“Investigators at the Cedars-Sinai Samuel Oschin Comprehensive Cancer Institute are developing a novel, multistep investigational treatment for one of the most complex and difficult-to-treat forms of the disease, locally advanced pancreatic cancer.

“Locally advanced pancreatic cancer has the lowest survival rate of any solid tumor, with a cumulative five-year survival rate of only 4 percent for all stages of disease. Surgery is rarely an option for patients because tumors often involve vital blood vessels. Chemotherapy and radiotherapy given concurrently remain the mainstay treatment, yet to-date, no treatment has had a significant impact on improving outcomes.

” ‘To move the needle forward toward prolonged survival and better treatment outcomes, our research team created a combined investigational regimen for patients with locally advanced pancreatic cancer,’ said Richard Tuli, MD, PhD, a radiation oncologist in the Department of Radiation Oncology and a member of the Samuel Oschin Comprehensive Cancer Institute. ‘Coupled with this research treatment, we are also looking to identify patient biomarkers, or molecular signatures, that may provide clues to how, and why, some patients respond better than others.’ “


BMN 673, a Novel and Highly Potent PARP1/2 Inhibitor for the Treatment of Human Cancers with DNA Repair Deficiency

“Purpose: PARP1/2 inhibitors are a class of anticancer agents that target tumor-specific defects in DNA repair. Here, we describe BMN 673, a novel, highly potent PARP1/2 inhibitor with favorable metabolic stability, oral bioavailability, and pharmacokinetic properties. Experimental Design: Potency and selectivity of BMN 673 was determined by biochemical assays. Anticancer activity either as a single-agent or in combination with other antitumor agents was evaluated both in vitro and in xenograft cancer models…Conclusion: BMN 673 is currently in early-phase clinical development and represents a promising PARP1/2 inhibitor with potentially advantageous features in its drug class.


PARP Inhibitor Shows Activity in Pancreatic, Prostate Cancers Among Patients Carrying BRCA Mutations

In the largest clinical trial to date to examine the efficacy of PARP inhibitor therapy in BRCA 1/2 carriers with diseases other than breast and ovarian cancer, the oral drug olaparib was found to be effective against advanced pancreatic and…


Human ALKBH7 is Required for Alkylation and Oxidation-Induced Programmed Necrosis

“Programmed necrosis has emerged as a crucial modulator of cell death in response to several forms of cellular stress. In one form of programmed necrotic cell death, induced by cytotoxic alkylating agents, hyperactivation of poly-ADP-ribose polymerase (PARP) leads to cellular NAD and ATP depletion, mitochondrial dysfunction, reactive oxygen species formation, and ensuing cell death. Here, we show that the protein encoded by the human AlkB homolog 7 (ALKBH7) gene plays a pivotal role in DNA-damaging agent-induced programmed necrosis by triggering tha collapse of…”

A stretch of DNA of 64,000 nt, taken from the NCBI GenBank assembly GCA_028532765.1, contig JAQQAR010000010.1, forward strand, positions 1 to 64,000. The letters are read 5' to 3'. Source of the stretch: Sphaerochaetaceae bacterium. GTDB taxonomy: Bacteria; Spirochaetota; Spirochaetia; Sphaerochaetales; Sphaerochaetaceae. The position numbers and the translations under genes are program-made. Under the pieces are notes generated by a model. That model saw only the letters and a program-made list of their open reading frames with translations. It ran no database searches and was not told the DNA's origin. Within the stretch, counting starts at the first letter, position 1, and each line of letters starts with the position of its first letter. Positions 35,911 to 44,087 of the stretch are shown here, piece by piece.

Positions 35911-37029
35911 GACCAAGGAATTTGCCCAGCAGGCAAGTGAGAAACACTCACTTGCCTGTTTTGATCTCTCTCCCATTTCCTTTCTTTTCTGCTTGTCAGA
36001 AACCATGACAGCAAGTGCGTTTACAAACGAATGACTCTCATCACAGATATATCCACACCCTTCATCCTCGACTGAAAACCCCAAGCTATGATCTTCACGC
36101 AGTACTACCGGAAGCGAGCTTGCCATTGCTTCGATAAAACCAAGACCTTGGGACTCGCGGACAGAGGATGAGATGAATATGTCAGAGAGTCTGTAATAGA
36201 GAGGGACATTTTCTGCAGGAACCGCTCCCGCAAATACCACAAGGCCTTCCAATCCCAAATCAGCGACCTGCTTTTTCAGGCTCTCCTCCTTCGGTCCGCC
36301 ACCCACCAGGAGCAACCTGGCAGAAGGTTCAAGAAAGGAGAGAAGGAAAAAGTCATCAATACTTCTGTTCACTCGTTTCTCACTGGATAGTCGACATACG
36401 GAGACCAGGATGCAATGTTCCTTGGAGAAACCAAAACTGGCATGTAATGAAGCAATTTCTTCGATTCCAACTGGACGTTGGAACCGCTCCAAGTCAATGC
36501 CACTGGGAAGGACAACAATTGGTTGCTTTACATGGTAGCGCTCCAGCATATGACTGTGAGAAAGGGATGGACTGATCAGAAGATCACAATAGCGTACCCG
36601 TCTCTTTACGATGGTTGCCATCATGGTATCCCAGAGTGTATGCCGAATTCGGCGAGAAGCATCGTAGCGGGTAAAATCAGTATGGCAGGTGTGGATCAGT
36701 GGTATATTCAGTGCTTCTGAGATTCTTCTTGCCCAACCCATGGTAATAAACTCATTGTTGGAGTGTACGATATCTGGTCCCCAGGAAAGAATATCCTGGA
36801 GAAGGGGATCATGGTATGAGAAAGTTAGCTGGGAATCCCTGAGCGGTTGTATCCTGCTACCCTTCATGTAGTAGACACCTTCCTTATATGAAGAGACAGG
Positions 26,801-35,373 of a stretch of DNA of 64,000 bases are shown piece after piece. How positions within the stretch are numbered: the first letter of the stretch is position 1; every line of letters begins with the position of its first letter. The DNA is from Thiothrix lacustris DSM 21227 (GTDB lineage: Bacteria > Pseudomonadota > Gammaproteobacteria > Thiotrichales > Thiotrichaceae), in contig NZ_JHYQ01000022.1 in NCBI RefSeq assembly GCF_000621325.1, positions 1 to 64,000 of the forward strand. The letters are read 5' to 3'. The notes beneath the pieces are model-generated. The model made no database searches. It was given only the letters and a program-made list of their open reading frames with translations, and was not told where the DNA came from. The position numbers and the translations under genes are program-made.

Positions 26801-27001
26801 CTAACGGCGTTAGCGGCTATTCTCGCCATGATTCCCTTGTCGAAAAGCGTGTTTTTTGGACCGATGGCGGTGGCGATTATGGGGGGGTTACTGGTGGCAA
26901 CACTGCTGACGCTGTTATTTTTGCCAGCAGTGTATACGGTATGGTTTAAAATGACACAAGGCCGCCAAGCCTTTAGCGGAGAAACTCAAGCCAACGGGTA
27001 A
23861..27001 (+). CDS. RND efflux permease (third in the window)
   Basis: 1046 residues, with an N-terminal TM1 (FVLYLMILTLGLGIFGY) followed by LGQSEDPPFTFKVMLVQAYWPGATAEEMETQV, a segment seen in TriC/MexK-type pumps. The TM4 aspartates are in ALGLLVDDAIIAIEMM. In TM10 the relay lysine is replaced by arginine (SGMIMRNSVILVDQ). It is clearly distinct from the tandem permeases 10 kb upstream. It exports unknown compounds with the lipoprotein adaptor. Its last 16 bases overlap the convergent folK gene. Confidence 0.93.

Human ALKBH7 is Required for Alkylation and Oxidation-Induced Programmed Necrosis

“Programmed necrosis has emerged as a crucial modulator of cell death in response to several forms of cellular stress. In one form of programmed necrotic cell death, induced by cytotoxic alkylating agents, hyperactivation of poly-ADP-ribose polymerase (PARP) leads to cellular NAD and ATP depletion, mitochondrial dysfunction, reactive oxygen species formation, and ensuing cell death. Here, we show that the protein encoded by the human AlkB homolog 7 (ALKBH7) gene plays a pivotal role in DNA-damaging agent-induced programmed necrosis by triggering tha collapse of…”


PARP Inhibition Sensitizes to Low Dose-Rate Radiation TMPRSS2-ERG Fusion Gene-Expressing and PTEN-Deficient Prostate Cancer Cells

Exposure to genotoxic agents, such as irradiation produces DNA damage, the toxicity of which is augmented when the DNA repair is impaired. Poly (ADP-ribose) polymerase (PARP) inhibitors were found to be “synthetic lethal” in cells deficient in BRCA1 and BRCA2 that impair homologous recombination. However, since many tumors, including prostate cancer (PCa) rarely have on such mutations, there is considerable interest in finding alternative determinants of PARP inhibitor sensitivity…”